Will’s review published on Letterboxd:
Generally feel the same slightly disappointed way some others do (that the film is too one-note to be truly successful), although the overall effect is still moving, and its nature seed enough for far-reaching contemplation about all manner of things relating to our moral agency and its displacement in historical atrocities (and love, art, philosophy, theology, etc). The way its internal struggles contrast with the monumental landscapes of the world around it is, of course, stunning - Malick remains a monumental filmmaker. Certain innate abstractions - like the facilitation of fascism by the church, or the nature of communal identity and nationalist cause - feel in some ways more interesting than Franz's singular commitment to right over wrong, partially because Franz is never really challenged on his ideals or made fallible. It would be interesting to understand the crucial formational differences between conscientious objectors in small agricultural villages like his and otherwise complicit workers - what does he see that they do not, and how can one convey this to them?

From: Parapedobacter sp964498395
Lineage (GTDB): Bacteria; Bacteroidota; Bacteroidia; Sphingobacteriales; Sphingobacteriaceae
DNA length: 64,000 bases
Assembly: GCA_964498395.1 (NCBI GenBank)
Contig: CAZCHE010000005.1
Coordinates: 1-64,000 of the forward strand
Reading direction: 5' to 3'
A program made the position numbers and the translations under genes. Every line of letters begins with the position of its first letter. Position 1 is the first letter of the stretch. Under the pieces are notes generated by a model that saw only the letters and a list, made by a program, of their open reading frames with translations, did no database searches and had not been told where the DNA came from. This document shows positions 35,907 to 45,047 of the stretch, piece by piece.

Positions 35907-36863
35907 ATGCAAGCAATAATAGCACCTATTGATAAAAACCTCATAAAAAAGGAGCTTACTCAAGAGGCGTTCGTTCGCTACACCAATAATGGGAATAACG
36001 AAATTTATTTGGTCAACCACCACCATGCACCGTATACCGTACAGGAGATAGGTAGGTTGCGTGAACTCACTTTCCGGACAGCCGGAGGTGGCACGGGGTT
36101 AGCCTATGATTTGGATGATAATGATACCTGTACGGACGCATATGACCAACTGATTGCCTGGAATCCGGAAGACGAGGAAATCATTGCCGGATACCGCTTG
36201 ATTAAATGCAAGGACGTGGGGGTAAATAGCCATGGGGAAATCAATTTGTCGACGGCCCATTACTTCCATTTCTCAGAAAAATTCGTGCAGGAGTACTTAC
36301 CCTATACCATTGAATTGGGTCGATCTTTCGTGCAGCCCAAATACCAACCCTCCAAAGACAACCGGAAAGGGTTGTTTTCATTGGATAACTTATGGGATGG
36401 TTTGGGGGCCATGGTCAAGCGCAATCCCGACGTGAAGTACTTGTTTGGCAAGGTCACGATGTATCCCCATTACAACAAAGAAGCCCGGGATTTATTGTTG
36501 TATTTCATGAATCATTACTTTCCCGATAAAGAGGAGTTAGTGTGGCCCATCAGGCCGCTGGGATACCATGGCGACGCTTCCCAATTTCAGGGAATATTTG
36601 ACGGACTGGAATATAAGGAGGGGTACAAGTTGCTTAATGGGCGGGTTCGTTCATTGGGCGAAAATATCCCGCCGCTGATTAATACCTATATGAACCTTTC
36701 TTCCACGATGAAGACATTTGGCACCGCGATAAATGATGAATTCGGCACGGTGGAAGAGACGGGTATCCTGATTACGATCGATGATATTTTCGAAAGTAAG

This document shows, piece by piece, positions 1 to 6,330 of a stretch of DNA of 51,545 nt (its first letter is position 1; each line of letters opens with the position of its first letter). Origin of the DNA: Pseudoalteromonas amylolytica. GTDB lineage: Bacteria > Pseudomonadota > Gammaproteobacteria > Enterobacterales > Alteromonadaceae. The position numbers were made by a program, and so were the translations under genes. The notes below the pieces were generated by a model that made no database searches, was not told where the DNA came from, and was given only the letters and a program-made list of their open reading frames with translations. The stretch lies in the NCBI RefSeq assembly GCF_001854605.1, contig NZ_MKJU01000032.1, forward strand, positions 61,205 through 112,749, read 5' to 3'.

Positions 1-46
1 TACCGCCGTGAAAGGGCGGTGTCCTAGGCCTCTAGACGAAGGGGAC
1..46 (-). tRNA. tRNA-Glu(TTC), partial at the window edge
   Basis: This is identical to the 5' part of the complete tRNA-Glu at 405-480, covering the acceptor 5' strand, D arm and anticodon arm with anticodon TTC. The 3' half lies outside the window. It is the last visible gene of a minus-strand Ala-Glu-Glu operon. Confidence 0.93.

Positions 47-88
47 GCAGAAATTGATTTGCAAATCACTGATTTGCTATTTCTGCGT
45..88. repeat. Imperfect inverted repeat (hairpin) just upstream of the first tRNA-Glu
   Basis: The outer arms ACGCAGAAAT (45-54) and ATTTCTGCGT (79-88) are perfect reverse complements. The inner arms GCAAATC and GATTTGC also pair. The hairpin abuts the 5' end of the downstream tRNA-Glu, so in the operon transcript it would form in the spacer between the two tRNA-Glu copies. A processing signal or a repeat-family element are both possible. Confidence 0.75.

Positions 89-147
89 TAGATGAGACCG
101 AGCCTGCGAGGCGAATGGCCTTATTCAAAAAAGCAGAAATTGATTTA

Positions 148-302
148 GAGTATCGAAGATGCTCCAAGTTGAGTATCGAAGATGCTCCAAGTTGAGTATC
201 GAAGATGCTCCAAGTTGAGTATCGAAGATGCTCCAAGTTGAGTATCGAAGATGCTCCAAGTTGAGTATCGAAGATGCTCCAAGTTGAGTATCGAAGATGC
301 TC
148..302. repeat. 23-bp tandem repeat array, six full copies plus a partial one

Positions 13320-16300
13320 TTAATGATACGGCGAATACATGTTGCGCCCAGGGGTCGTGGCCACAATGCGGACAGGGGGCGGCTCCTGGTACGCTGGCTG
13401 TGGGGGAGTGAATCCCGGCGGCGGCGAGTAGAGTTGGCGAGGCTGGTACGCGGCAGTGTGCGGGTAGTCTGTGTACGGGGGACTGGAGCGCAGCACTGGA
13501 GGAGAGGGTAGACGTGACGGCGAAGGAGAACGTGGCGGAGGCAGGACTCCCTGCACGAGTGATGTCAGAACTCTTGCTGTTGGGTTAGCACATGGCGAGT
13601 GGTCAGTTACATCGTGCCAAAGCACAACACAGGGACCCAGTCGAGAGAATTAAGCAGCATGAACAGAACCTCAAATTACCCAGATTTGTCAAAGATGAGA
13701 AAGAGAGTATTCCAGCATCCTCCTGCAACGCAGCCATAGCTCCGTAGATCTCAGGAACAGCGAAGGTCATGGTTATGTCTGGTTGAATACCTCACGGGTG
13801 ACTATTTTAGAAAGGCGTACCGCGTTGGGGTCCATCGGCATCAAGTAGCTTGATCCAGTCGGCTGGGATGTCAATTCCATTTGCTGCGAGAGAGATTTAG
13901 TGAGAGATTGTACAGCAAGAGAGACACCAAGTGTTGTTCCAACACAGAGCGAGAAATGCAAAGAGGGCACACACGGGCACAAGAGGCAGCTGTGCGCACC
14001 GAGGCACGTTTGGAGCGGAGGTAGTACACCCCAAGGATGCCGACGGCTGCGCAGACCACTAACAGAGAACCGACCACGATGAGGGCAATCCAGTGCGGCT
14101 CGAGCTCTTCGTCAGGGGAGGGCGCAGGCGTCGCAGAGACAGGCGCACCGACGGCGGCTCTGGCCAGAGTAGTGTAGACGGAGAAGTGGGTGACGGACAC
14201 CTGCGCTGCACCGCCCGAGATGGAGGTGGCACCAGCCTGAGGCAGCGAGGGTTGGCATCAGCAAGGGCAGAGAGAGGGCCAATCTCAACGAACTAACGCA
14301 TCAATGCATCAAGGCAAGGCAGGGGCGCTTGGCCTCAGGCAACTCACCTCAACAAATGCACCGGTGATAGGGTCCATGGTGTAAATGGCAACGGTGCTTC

As much as the film is broadly repetitive, some interesting things at play: I liked the use of archive film, particularly the crash from historical document to "present" historical fiction (the ride to Berlin), which is given even more of a jolt by the here and now look of digital. It's similarly effective at translating violent action into physical reality (the attack by the guard on the jail floor), which is a quite shocking way of realising history as passionate (in the Christian sense) tangible experience. Also, although never explored beyond sheer implication, the home movie footage of Hitler at his Eagles Nest is a fascinating contrast - Berchtesgaden being a mountainside paradise just as idyllic as Radegund, yet occupied by forces of wholesale spiritual corruption ("Father which is in heaven: for he maketh his sun to rise on the evil and on the good, and sendeth rain on the just and on the unjust." ?) The film's final chapter is very powerful and Malick at his most humane (and defiant - the sun doesn't disappear behind the mountain, it continues to beam - the goodness of hidden lives now reveal themselves in blossom).